tings-, over the years they have
provided a steady stream of
images drawn from and con-
tributing to the popular concep-
tion of the school.
Those good old days
Until the mid-Sixties, these
images were entirely comic, and
located in a tranquil small town'
America which was quite unlike
the urban environments in which
most viewers actually lived. The
frivolous crises of "Mr.
Peepers," and "Dur Miss
Brooks" had nothing at allIto do
with an intrusion of concerns
from that tension-ridden world.
They traded in an uncontrover-

very much soft-peddled in "Dobie
Gillis." But as the decade
progressed and the vast school-
aged population produced by the
baby boom carried education to
the center of Armerican
education, schools commanded
more serious notice in TV fiction.
The change was most apparent
in a radical transformation of the
setting. In place of the comic
small town dream which had
dominated the TV picture of
school for ten years, new series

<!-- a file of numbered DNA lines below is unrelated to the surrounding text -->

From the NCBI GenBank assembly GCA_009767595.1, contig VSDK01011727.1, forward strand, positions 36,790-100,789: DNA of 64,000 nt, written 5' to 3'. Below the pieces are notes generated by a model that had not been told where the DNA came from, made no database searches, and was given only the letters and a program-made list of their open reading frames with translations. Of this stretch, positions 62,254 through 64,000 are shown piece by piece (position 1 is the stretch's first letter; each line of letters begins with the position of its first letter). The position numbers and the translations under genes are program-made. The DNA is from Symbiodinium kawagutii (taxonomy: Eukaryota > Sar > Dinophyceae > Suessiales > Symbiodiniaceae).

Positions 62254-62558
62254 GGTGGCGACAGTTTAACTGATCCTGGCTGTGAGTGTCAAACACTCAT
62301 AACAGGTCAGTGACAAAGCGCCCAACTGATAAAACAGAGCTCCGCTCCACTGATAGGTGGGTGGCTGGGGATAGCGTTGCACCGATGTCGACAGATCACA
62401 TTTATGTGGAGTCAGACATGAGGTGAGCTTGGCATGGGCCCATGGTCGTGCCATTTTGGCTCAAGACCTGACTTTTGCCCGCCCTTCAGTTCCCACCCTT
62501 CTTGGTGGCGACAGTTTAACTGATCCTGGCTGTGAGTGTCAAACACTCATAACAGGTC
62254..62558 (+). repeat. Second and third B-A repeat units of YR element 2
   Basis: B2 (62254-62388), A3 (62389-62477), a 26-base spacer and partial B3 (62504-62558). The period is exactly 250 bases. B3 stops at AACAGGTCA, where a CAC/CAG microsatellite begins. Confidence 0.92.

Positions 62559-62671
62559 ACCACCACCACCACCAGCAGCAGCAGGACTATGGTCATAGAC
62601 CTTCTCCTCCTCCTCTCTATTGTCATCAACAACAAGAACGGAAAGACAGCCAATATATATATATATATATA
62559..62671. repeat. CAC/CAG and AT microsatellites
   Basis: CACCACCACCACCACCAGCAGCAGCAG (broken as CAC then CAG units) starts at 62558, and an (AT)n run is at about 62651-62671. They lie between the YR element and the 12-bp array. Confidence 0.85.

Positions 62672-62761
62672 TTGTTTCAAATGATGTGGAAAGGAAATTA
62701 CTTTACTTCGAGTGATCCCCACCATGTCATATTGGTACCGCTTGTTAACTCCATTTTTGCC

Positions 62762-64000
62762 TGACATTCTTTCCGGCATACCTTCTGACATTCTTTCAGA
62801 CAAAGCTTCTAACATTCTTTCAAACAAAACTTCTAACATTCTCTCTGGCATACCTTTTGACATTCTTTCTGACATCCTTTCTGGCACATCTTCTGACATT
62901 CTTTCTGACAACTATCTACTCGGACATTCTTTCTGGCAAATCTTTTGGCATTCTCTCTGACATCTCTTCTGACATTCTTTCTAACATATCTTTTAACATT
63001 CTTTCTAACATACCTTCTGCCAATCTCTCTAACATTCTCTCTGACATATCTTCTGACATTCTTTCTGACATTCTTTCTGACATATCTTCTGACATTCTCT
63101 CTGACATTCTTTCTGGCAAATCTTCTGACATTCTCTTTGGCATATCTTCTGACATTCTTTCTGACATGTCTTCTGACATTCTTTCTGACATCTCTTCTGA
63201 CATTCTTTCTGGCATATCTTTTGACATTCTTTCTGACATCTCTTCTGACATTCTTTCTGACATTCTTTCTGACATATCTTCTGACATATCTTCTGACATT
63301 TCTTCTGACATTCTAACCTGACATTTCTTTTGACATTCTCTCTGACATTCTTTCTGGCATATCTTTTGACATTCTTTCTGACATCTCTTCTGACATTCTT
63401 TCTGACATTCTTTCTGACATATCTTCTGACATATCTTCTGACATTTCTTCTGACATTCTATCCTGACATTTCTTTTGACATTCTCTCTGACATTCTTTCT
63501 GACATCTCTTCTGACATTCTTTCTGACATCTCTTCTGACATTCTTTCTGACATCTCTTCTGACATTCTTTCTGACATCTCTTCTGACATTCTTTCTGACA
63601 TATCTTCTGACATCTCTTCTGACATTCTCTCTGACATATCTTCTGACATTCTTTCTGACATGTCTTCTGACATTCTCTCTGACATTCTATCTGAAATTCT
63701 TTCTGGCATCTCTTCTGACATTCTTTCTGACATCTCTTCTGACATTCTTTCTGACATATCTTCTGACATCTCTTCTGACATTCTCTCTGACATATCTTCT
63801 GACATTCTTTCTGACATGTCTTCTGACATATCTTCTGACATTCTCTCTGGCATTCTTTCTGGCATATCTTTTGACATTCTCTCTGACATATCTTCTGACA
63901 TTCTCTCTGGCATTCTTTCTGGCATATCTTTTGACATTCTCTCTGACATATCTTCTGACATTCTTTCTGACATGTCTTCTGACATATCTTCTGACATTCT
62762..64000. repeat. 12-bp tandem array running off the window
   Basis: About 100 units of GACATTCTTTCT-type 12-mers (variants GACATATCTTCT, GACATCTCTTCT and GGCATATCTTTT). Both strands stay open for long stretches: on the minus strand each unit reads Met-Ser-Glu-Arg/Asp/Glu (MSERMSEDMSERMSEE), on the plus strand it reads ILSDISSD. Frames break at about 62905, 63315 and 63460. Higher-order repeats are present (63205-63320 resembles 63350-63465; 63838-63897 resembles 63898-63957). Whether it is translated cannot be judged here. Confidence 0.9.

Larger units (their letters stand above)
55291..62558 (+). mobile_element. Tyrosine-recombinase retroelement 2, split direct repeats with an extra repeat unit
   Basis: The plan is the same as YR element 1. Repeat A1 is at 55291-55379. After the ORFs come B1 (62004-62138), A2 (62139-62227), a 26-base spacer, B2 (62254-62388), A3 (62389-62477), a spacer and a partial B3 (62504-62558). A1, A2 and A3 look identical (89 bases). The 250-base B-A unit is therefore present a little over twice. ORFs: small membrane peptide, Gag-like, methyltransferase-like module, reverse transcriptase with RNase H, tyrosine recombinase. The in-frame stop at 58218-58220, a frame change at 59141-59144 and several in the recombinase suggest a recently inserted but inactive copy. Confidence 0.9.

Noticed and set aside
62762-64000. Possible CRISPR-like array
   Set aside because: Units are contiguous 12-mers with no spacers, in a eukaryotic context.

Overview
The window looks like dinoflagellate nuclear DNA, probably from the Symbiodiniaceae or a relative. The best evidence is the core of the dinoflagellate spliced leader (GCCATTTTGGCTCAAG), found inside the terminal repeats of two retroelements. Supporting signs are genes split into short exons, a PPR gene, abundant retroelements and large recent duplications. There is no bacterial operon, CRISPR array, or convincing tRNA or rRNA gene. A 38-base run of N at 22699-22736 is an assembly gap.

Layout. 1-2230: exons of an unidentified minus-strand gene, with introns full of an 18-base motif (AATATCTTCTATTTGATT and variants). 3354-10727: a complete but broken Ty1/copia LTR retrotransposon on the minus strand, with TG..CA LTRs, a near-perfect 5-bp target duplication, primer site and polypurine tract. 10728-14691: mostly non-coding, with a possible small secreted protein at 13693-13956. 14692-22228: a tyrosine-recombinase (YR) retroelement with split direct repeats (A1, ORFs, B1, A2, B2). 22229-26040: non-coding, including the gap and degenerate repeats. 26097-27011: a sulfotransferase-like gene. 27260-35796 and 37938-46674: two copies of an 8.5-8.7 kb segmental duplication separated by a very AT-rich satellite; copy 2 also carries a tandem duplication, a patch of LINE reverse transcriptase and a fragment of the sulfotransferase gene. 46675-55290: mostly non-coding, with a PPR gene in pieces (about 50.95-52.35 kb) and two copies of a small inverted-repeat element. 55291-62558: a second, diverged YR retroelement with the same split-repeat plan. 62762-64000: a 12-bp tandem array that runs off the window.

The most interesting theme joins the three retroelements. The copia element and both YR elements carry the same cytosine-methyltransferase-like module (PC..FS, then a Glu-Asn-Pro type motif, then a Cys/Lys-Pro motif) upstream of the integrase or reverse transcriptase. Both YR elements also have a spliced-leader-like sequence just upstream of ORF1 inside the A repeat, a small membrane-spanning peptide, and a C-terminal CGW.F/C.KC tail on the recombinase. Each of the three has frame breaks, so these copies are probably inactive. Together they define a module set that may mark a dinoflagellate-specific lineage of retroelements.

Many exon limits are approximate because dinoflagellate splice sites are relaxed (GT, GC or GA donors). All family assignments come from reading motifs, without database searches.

like "Mr. Novak" and "Room
222" were set in urban high
schools, populated by the
troubled urban mix of races and
ethnic groups. Here the school
was society in microcosm,
besieged by social problems
which expanded graphically on
the minor tensions suggested in
"Dobie Gillis."
HOWEVER, ALONG with the
legendary Father Flanagan, the
teacher-heroes of Sixties TV em-
bodied the belief that there was
no such thing as a bad boy. There
were only bad paths which kids
might be temipted to follow
without enlightened guidance and
the right environmental circum-
stances.
While a restless campus, either
on TV or in real life, might mirror
the failures of the larger society,
school itself was viewed as an
important instrument for
progress, the place where
problems were solved.
Like many of their viewers,,the
liberal writers and producers of
television's dramatic series in